Archive for the ‘animation’ tag
Animator Kelly Sears creates eerie speculative narratives by superimposing a voice on to archival footage. The voice presents a state of surveillance and authoritarianism as the viewer watches post-war American footage that she manipulates through various forms of animation. Sears’s work has even greater resonance and seems increasingly foreboding given the Trumpian political climate.
Although “The Rancher” (2012) uses footage of Lyndon B. Johnson, upon listening to the narration, Trump immediately comes to mind.
“Voice on the Line” (2009) stirs to mind the NSA’s wiretapping, but again with Trump’s assault on immigrants and initial legislative actions, the Trump administration and ICE come to mind as I watch excerpts from this film in which a secret police listen to conversations with phone operators. Unknowingly the operators have become complicit in the monitoring and spying of the U.S. population.
This is the latest animated loop inspired by traversing the city. Whether walking or on public transit, observations of urban life trigger visual ideas that are rendered as brief animations. Audio accompanying the animations are recordings from urban walks as well as interviews with NYC residents. The audio accompanying this animation is from a brief excerpt from an extended interview with my 86 year old neighbor Louise.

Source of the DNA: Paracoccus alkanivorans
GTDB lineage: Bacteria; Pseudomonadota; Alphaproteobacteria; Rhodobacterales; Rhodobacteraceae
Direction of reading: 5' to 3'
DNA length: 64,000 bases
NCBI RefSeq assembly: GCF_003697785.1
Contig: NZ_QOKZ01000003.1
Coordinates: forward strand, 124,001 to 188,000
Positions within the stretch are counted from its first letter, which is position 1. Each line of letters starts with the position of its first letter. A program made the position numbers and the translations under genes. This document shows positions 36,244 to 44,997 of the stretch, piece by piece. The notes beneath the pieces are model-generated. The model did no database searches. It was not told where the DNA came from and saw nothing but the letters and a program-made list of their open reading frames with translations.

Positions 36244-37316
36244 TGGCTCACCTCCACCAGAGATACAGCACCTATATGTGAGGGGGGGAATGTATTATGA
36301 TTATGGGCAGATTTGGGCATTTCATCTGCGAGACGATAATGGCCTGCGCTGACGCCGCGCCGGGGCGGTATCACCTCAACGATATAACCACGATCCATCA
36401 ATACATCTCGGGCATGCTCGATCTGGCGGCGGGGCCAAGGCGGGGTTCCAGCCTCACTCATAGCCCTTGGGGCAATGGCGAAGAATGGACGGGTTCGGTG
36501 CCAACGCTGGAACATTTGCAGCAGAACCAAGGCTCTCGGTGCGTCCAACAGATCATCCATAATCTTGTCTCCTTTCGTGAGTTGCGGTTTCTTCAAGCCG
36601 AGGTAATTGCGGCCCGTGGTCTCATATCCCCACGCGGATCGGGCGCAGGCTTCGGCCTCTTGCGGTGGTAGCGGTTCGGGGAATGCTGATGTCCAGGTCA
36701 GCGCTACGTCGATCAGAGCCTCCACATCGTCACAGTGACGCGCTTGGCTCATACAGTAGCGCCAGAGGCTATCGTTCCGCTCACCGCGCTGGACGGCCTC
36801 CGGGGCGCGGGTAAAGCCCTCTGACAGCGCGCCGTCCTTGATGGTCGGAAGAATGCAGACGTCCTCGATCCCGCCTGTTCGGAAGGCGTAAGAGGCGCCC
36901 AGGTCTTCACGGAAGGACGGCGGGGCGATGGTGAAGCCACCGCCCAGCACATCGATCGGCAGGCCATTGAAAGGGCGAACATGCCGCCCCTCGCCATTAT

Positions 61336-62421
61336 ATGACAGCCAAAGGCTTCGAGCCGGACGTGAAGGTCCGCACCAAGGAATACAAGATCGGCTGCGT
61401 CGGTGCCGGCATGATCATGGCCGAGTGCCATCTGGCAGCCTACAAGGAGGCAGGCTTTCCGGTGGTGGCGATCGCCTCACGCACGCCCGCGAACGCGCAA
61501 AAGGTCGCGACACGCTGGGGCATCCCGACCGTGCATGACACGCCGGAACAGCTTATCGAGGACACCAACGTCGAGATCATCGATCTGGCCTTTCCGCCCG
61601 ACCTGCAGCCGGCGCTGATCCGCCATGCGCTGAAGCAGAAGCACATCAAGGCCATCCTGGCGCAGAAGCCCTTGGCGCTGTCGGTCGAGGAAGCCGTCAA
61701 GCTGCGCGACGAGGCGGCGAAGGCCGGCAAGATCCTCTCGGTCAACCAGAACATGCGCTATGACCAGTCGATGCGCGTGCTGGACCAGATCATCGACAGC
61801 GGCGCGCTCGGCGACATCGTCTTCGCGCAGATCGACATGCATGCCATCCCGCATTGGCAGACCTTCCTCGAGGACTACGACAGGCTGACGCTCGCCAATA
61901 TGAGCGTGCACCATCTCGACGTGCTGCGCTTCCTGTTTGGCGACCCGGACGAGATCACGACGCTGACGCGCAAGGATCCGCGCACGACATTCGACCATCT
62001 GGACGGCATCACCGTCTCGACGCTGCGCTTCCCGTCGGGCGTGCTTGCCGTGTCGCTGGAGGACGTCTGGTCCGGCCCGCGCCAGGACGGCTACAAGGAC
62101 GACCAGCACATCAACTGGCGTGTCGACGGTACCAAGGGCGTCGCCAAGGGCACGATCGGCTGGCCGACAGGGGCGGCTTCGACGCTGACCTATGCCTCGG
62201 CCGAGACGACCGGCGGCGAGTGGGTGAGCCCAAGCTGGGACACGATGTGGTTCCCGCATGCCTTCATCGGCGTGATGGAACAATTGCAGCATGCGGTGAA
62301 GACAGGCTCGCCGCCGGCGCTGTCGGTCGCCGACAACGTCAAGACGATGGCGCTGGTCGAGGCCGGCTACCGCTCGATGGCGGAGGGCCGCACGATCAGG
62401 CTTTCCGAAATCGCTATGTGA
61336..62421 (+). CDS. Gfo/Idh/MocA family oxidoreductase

I took a video of a clarinet and drum duo inside the Metro Tech Subway Station and created a rotoscope animation with the musicians in the foreground, a collection of subway advertisements that I’ve documented over the years in the background and recent gentrification interviews as audio… This is New York City!
Stalin/Putin, Smith/Mugabe, Somoza/Ortega, Hirohito/Kim Il-sung, Idris/Gaddafi, Batista/Castro, GOP/Dems are ongoing portrait pairings of autocratic leaders that reflect a corruption of power. These illustrations have been created with the intention of animating a transformation from one face to the other as video loops. “Stalin to Putin” is the second animation of the series. “Somoza to Ortega” was completed quickly following the Sandinista’s last constitutional amendment that got rid of term limits, facilitating Ortega’s permanency as Nicaraguan president. I created the illustrations and my assistant Thomas Medina is the animator behind “Stalin to Putin”.
This past fall, I entered in to a conversation with a man named Jerry who sat near me on a downtown Brooklyn bench. Jerry was very interested in what I do for a living and asked me to teach him any skills I may have. I told him that I’d be happy to, gave him my card, but told him that he’d have to show up sober. I haven’t heard back from Jerry yet. Some weeks later, I photographed people recycling in the Lower East Side during an afternoon walk about a week before Christmas 2015. There was no particular reason to take the photo other than I liked the composition. Here is the photograph as an animated illustration and a small portion of Jerry talking about the social contract in U.S. culture… According to Jerry, we all play a role in the project that is this country and he wants to play a larger role.
New York City presents an opportunity for creativity at all times including dull subway rides.